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Masses Nos. 5 and 8


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1. Mass in E flat major: Kyrie
2. Mass in E flat major: Gloria: Gloria in exclesis Deo
3. Mass in E flat major: Gloria: Gratias agimus tibi
4. Mass in E flat major: Gloria: Quoniam tu solas Sanctus
5. Mass in E flat major: Credo: Credo in unum Deum
6. Mass in E flat major: Credo: Et incarnatus est
7. Mass in E flat major: Credo: Et resurrexit
8. Mass in E flat major: Sanctus
9. Mass in E flat major: Benedictus
10. Mass in E flat major: Agnus Dei
11. Mass in C major: Kyrie
12. Mass in C major: Gloria: Gloria in exclesis Deo
13. Mass in C major: Gloria: Gratias agimus tibi
14. Mass in C major: Gloria: Quoniam tu solas Sanctus
15. Mass in C major: Credo: credo in unum Deum
16. Mass in C major: Credo: Et incarnatus est
17. Mass in C major: Credo: Et resurrexit
18. Mass in C major: Sanctus
19. Mass in C major: Benedictus
20. Mass in C major: Agnus Dei

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Amazon.com: 1 review
5 of 5 people found the following review helpful
Haydn on the Road to Choral Music Greatness Aug. 10 2005
By M. C. Passarella - Published on Amazon.com
Format: Audio CD
This is the first volume I've heard in toto of the wonderfully useful Haydn mass series by Richard Hickox and Collegium Musicum 90. And this is a good place to start, especially for those, like me, who are much more familiar with Haydn's great final masses than with earlier ones. The reason is this CD gives a wonderful snapshot of the creative progress made in the time span covered by these two masses, the Grosse Orgelmesse (1768-69) and the Missa Cellensis No. 2 (1782). It is a little over ten years, but it is a decade in which Haydn grew into a composer of truly international stature. After all, just three years later, in 1785-86, Haydn would thrill France with his six Paris Symphonies. In Missa Cellensis No. 2, the polished high-classical idiom of the Paris Symphonies is already in place, so this work is much more reminiscent of the great masses of the 1790s than of the masses of the 1760s. Whereas the archaeological record is complete with the symphonies and string quartets, and we can trace Haydn's remarkable creative development through the 1770s, it's as though there is a missing link in the case of the masses: it's as though we leaped from Symphony No. 48 "Maria Theresa" (1769) to Symphony No. 85 "La Reine" (1785) without hearing the progress Haydn had made in the intervening 35 or so symphonies. Fascinating.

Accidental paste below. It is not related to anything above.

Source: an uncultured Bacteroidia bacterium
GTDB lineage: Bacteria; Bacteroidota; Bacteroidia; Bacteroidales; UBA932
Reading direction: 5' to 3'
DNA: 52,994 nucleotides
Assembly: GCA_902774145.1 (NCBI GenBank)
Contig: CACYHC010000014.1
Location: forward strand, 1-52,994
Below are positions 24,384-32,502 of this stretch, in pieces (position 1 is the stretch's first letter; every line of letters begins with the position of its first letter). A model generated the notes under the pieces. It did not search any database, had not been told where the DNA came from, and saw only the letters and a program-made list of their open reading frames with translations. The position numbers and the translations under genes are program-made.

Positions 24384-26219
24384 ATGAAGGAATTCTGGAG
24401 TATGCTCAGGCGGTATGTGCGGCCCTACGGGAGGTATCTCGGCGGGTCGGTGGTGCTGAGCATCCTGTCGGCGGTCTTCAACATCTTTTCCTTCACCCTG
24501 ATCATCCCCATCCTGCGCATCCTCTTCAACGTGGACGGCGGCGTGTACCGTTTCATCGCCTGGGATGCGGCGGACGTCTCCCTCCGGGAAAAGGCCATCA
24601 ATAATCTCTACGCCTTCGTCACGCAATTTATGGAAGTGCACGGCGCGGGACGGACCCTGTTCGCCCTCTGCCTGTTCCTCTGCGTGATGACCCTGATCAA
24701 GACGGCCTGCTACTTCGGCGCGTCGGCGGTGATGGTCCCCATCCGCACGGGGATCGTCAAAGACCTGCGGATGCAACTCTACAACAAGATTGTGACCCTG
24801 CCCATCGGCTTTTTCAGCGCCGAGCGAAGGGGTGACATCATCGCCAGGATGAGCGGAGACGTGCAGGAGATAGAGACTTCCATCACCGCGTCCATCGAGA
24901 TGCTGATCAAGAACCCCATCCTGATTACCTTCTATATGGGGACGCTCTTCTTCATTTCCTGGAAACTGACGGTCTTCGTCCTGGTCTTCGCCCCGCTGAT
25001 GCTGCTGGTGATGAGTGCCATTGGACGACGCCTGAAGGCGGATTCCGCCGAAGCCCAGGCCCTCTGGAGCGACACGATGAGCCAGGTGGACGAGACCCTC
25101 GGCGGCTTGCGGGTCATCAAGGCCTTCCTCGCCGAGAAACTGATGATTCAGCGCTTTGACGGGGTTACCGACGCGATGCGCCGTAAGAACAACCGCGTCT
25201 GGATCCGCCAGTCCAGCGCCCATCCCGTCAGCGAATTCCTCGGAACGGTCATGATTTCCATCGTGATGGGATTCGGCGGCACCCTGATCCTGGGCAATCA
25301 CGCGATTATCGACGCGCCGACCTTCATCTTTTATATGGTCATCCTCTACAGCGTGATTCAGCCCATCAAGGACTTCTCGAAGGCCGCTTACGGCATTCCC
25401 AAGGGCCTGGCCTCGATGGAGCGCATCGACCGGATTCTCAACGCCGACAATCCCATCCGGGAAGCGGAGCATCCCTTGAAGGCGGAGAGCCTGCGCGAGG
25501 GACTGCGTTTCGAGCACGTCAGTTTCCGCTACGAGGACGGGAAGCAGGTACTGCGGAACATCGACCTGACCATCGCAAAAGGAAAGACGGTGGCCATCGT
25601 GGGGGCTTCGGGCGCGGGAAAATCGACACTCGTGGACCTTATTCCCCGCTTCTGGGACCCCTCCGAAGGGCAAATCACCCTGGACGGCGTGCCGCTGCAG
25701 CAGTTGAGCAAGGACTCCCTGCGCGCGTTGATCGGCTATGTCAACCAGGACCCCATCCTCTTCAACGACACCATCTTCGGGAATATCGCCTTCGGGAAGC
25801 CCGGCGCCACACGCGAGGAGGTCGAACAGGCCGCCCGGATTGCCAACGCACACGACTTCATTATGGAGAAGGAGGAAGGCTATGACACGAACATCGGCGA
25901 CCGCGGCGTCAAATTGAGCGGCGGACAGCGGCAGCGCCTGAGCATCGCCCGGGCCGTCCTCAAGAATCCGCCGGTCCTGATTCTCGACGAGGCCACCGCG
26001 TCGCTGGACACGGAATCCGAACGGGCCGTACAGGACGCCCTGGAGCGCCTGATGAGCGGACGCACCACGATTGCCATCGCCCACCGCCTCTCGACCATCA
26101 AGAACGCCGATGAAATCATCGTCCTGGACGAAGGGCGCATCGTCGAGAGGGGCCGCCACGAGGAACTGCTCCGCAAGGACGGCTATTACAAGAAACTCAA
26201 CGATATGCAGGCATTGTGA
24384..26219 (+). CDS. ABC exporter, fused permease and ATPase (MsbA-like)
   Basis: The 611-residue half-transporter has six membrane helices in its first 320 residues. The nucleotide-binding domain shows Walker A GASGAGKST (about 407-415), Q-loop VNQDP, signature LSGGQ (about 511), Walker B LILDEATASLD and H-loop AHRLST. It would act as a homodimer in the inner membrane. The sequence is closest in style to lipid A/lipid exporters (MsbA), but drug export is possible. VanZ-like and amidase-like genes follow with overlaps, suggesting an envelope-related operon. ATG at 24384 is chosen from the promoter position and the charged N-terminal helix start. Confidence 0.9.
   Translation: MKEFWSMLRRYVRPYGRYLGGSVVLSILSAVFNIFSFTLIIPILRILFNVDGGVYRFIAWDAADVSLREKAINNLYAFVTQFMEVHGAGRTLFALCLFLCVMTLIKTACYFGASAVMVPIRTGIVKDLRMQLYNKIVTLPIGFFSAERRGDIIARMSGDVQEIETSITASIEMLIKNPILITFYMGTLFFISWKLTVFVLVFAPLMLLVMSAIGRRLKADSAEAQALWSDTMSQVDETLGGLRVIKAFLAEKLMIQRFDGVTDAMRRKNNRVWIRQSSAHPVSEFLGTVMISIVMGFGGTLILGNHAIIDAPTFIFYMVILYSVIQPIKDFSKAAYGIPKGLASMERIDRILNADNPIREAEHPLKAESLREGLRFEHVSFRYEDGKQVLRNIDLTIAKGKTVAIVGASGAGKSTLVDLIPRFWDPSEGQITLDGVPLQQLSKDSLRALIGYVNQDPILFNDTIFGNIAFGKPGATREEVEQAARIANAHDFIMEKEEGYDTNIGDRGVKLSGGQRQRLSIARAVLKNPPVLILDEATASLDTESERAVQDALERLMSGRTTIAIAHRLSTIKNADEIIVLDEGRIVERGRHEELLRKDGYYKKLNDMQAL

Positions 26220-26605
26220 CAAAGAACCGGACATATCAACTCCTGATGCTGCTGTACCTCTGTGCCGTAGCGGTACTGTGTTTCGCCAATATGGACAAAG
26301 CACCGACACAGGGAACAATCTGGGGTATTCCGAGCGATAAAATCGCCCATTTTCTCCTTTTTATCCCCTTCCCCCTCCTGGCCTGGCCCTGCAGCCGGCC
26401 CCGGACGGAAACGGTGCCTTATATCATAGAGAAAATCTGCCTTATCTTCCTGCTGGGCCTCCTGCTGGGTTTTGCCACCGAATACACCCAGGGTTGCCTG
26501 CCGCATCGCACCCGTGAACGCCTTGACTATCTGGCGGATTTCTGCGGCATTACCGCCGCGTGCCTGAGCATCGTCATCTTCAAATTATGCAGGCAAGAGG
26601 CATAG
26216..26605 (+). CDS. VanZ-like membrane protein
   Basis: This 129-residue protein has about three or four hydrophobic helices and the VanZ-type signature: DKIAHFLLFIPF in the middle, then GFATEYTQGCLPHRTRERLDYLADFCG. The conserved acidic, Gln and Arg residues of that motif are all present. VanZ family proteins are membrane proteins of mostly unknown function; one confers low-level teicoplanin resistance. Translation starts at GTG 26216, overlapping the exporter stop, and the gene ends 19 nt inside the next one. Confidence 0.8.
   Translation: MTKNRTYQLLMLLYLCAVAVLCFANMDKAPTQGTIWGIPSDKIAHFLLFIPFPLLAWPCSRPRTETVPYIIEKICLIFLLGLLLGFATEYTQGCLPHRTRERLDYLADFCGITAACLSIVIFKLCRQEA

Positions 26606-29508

This is not to say that the Grosse Orgelmesse is not an accomplished and endearing work in its own right. But it's probably safe to say that if Haydn had written no masses after the Kleine Orgelmesse of 1778, he would not be known as an important composer of church music. The most prominent feature of these two organ masses, as the name implies, is the part for obligato organ. In the present recording, Ian Watson plays the organ with refinement, and the vocal soloists turn in equally polished performances of the undemanding solo music. Collegium Musicum 90 plays with such tonal beauty that you forget it is an authentic-instruments orchestra (listen to those horns in the Sanctus). The chorus is equally fine.

Still, the really good stuff here is the striking Missa Cellensis in Haydn's best C-major celebatory vein, with prominent parts for trumpets and drums. Maybe the musical content isn't as memorable as in the late masses--there's a bit of meandering and repetitiousness in the Gratias agimus tibi, and the final Dona nobis is clipped, without the quality of grand peroration we get in the great works--but on the other hand, the opening Kyrie is a well-wrought sonata movement in the manner of the late masses, and the thrilling Gloria sounds like it might be a study for the Gloria of the great Paukenmesse of 1796. So the Missa Cellensis No. 2 is a Haydn mass to know and cherish, especially in as fine a performance and recording as we have here. The spirit of celebration is perfectly captured by Hickox's forces, and again the singing and playing are beyond cavil. A beautifully detailed yet airy recording adds more luster to the production. I'm happy!


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